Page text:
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Beholdr - Show More Careers to Teenagers


Beholdr - Show More Careers to Teenagers

UI/UX, San Francisco Unified School District


This is a project I worked on as the design intern in Goodby Silverstein & Partners during summer, 2016 in San Francisco. It was created for San Francisco Unified School District to help high school students recognize potential career path through their current interests.

We worked in team of five, which included art directors, copy writers, developers and me as the designer. We worked together from the beginning of the project, including synthesizing the challenge, brainstorming ideas, and prototyping solutions. I worked on the project for two months.


Empathetic to teenagers

In our team, most of us were college students and new graduates. We could closely relate to high school students' wish and struggle to find the best fitting college major and potential career path. We were passionate to help teenagers discover more career possibilities. 


Problem Brief

Not enough urban teenagers in San Francisco know about potential job pathways in a practical way.



Create a playful mobile interaction that can excite teenagers to explore practical careers based on their interests. 

Our goal was to help high school students engage with self-identifiers and be excited about their future. The product aims to be flexible, interactive, informative, and shareable. Our client provided us with 50 interests that high school students identified with and the careers that the client would like to incorporate into the interaction.

The interests high school students identified:



Our client, Amanda was a high school teacher who was familiar with the characteristics of teenagers. We worked closely with her to help us better understand our target audience. Our team brainstormed and gathered information together. After refining and combining our six initial ideas, we concluded into one solution.

Teenager digital habits we discovered



A mobile responsive website which shows potential career paths based on teenagers' input of interests. Each career category also has a special selfie filter to use and share with friends. 

We decided to make the product a mobile responsive webpage. It is mainly viewed on mobile, since most high school students have phones but not computers. Also considering the limited budget and time constrain, a mobile responsive website required less time and cost to develop.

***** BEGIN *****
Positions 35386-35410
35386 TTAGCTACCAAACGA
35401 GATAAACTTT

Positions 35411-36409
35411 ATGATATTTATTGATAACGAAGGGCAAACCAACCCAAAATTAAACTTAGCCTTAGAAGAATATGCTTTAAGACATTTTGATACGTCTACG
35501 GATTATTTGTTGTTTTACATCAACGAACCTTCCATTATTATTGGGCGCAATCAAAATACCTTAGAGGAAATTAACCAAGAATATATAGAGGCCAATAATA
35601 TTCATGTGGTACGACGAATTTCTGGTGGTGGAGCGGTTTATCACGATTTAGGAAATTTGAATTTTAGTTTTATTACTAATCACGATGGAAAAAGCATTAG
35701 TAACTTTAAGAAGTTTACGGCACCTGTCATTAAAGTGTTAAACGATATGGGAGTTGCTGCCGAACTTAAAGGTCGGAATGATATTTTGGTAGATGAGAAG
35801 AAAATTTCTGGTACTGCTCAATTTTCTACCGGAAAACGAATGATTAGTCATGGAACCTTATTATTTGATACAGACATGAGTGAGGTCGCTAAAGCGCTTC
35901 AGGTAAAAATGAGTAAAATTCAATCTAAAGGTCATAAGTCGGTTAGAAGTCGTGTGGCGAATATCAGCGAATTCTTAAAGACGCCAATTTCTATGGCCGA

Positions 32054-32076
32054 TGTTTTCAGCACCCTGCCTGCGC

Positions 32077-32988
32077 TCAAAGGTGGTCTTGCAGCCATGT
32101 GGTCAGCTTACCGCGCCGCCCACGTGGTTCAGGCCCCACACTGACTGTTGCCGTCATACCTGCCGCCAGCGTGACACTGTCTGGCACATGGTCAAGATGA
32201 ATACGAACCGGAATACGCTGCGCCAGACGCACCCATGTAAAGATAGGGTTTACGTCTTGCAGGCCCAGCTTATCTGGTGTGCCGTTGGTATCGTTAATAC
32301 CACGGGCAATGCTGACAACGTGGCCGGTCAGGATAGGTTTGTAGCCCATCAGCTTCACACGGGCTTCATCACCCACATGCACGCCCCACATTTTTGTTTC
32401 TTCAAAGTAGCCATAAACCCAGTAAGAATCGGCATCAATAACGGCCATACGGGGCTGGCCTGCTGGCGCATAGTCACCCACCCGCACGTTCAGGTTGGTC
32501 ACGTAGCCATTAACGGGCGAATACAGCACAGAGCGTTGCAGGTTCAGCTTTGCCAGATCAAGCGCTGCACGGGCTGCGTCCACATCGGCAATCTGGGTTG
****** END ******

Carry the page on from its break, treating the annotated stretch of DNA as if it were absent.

Exploring the most engaging interaction for teenagers

We explored different ways to make the interactions interesting and still easy to use. With the same user flow, we came up with different proposals for the select interests page. After discussing and testing, we decided to go with the SWIPE interaction. 




Careers are divided into five categories:



Visual Design

Bright colors to reflect the energy of teenagers and diversity in their identities.

We named our minisite "beholdr" because we hope teenagers can use this interface to become aware of the practical use of their interests and excite them to pursued the career path. We added the slogan "Frame your future" which not only emphasize career discovery but also works well with the special filter feature. 


Early iterations


Final logo



A collaborative process

During this project, I learned to work with developers, art directors, and copywriters. Each one of us had a different role and contributed uniquely based on our own specific skills. The teamwork was a solid prove of "1 + 1 = 3". 


Learned to support my design decisions while communicating with clients

Even though this was an intern project, our client had great trust in our skills. We had a lot of freedom through the process. As the designer on the team, I constantly needed to support my design decisions while presenting to the team and the client. it was a great opportunity to learn to communicate with people with different perspectives.